Thai Crystal, Rothfuss, Daily Life in the Middle Ages, Perot Charts

Thai Crystal Stick - Large, 4.2 ozI don’t like anti-perspirants because they gob up in the underarms of my undershirts. Which means I eventually go walking about with pebbles in my pits. And, yes, we do have a washing machine and use it regularly. There’s something in there that defies anything less than hydro-chloric acid.

I don’t like deodorants because they wimp out on me. I’ll put on my bracing Speedstick in the morning and be sniffing myself by lunch. And if I put some industrial perfume on it only leads to rashes.

Someone might be saying that I should just be a real man and smell like a real man smells. But how about I be a real, smart man. See, if you’ve got dog poo in your carpet, you wouldn’t spray it with cologne, hoping to deal with the smell. No, you go to the source. Clean up the stuff and forego all the scents. In fact, if you keep the dog from pooping in the first place, you’re ahead of the game. So why not do the same with underarm odors? Just get rid of the stinkers.

Well, that’s what I did. Many years ago I found out that natural mineral salts kill underarm bacteria. If the underarm bacteria can’t exist, let alone breed and excrete, then you don’t get underarm odor. What’s more, you can get those mineral salts in “rock” form. Just wet and wipe under your arms and you’re done. It works just like regular anti-perspirant and deodorant, it’s just that you’re delivery bacteria killers instead of perfumes.

Another good thing about mineral salt deodrant rocks is that they last a LONG time. And I mean looooong. My last rock took about 4 years to use up (heads up all you one-year’s supply people). The problem with them is that you can’t find the rocks in the grocery store next to the big brands. But you CAN find them in health stories. I got my latest from Shangri-lah in Logan. The brand is Thai Crystal (named after the location where the US companies discovered this method of deodorizing).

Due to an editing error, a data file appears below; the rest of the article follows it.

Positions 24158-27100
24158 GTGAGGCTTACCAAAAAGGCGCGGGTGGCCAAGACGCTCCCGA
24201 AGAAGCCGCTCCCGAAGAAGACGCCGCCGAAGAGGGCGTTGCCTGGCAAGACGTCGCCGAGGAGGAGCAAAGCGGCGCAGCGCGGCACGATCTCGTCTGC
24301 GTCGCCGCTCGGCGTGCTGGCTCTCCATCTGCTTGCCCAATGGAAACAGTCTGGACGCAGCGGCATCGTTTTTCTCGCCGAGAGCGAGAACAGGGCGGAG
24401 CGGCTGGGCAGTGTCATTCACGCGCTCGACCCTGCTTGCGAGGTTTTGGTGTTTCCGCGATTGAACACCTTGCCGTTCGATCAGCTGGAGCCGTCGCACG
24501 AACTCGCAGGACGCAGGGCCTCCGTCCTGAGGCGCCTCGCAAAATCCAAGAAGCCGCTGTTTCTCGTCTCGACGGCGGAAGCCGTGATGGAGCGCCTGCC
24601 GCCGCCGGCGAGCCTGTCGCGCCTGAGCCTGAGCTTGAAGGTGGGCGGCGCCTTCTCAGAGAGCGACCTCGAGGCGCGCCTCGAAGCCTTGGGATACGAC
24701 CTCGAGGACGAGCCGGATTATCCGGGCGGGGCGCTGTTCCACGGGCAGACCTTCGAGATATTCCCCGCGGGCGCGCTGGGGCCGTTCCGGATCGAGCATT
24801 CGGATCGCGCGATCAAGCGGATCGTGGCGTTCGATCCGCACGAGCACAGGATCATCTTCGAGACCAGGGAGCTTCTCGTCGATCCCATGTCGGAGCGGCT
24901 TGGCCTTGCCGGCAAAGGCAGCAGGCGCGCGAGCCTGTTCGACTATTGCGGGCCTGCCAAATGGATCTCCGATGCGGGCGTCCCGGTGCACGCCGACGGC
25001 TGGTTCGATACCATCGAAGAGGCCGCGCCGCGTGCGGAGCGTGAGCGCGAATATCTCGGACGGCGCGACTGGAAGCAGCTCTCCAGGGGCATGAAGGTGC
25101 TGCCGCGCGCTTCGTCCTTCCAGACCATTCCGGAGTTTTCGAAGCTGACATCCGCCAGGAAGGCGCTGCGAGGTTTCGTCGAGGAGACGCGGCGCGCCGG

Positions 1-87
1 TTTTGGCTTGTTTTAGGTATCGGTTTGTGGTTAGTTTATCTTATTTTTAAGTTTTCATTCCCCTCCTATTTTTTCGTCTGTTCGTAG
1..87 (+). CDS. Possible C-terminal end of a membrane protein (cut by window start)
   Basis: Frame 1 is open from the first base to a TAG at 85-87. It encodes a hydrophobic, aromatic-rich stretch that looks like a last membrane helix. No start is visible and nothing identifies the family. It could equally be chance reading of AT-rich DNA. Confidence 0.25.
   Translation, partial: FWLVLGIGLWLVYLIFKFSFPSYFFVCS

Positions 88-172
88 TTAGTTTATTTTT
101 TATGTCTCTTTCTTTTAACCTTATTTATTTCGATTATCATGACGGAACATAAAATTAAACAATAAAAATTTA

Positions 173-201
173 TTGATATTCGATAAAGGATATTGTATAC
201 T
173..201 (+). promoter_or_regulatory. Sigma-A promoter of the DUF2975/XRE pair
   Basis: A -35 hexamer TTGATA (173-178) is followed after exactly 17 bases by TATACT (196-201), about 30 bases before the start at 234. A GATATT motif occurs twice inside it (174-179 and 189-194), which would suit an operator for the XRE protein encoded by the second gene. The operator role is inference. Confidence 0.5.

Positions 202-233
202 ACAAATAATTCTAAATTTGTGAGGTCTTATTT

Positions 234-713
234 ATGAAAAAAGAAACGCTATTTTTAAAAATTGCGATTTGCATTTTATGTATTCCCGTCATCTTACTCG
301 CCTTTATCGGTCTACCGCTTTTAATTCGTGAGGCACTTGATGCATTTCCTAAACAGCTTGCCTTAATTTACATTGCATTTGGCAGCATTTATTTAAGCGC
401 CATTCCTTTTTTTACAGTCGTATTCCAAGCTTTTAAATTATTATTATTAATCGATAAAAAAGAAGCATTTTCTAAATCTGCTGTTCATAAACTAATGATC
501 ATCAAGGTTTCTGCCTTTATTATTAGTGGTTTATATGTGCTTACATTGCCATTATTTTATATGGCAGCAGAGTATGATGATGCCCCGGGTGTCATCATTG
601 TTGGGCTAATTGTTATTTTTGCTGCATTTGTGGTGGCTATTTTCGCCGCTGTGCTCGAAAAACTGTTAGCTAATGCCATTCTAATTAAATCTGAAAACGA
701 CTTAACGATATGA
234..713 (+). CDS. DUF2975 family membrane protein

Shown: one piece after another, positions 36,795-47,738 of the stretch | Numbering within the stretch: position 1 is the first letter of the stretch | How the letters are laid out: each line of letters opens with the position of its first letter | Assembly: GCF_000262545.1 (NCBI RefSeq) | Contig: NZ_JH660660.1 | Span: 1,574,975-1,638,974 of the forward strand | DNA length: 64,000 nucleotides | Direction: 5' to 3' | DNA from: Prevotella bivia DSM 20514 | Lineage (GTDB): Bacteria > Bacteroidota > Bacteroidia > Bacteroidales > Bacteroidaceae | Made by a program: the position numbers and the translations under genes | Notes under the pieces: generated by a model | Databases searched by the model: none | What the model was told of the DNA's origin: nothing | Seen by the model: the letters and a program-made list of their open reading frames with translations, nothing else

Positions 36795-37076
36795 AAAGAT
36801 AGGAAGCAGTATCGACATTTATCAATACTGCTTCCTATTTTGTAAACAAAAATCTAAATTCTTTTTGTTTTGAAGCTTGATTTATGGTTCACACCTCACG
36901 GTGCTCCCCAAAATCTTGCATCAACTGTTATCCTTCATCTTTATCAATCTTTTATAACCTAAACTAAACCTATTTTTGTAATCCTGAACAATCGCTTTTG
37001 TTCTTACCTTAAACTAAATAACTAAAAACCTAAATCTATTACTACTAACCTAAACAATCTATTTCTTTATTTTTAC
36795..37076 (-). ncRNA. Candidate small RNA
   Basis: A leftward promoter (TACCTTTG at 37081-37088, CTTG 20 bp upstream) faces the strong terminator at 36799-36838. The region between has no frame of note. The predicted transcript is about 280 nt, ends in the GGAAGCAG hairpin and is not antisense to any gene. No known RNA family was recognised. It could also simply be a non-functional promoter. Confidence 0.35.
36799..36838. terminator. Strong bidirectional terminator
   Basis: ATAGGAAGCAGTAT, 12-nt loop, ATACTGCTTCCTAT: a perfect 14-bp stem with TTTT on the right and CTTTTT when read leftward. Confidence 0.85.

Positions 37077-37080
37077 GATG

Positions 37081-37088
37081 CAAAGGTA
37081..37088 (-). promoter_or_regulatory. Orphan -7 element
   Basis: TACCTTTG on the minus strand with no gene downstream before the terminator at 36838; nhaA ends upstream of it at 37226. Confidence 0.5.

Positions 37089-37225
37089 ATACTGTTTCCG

Folks, it’s 3:09 PM. I just did the sniff test–aah, the sweet smell of nothing!


The Name of the Wind (The Kingkiller Chronicle, Day 1)I heard all the hype about Rothfuss and picked up his The Name of the Wind  in a Hastings book shop. The first few pages didn’t grab me and so I put it back. But then I kept hearing the hype. I finally decided, okay, okay, I’ll give it a go.

By “go” I mean something like five pages. See, I’m impatient with books. If you can’t grab me by the bottom of page one, I’m outta there. I read too many stories in my undergrad program that bored me to the very last page. Sometime after I graduated (why did I wait so long?) I realized that I could increase the odds of reading something interesting me if I only read things that interested me. (You only arrive at this level of brilliance after many years in college.)

I’m not going to overview the plot here. Just know it’s a fabulous read. For you writers, note that what drives the reader’s suspense is not an overarching plot, but his situation of being alone and destitute. So while there are villains, that really isn’t what keeps the reader going. It’s the wonder of a new place and our hope for this kid.


Daily Life in the Middle AgesI read more non-fiction than I do fiction each year. I need to so that I have something to say in my writing. And I will tell you that I haven’t found a finer source of cool ideas to huck into stories than Paul Newman’s (no, not the actor cum cookie man) Daily Life in the Middle Ages.

He breaks up medieval life into topics like Eating and Cooking, Building and Housing, Clothing and Dressing, etc. It’s full of wonderful stuff.

Did you know that they played football back in old England? Not sissy European style, but hog style, like rugby or American football. Except it was often between two towns and the playing field was miles long.

Did you know that respectable women wore hats? Those who let their hair go free were young girls and prostitutes. And that if a man knocked a woman’s headdress off it was tantamount to accusing her of prostitution and might result in the woman’s husband or family taking the man to court to exhonorate her. 

Did you know that the word “curfew” came from the old French “covre feu,” meaning “cover the fire.” Since open flames were such a fire hazard in the old cities, many towns had regulations that required people to douse their lights and carefully bank their fires at a certain time in the evening which was often marked by the tolling of bells.

I pulled these beauties out just randomly flipping through the pages. The book is full of such delights and you can be sure many of these will be finding their way into my stories.


I didn’t vote for Ross Perot the first time. I certainly wouldn’t vote for him now. But James Maxey just pointed me to an excellent on-line explanation of the current government budget. It’s worth your time to check this out to be able to understand what folks are talking about when it comes to our money and how Congress spends it. The charts are narrated, compelling, non-partisan, and incredibly easy to follow. Here are more Perot Chart presentations.  

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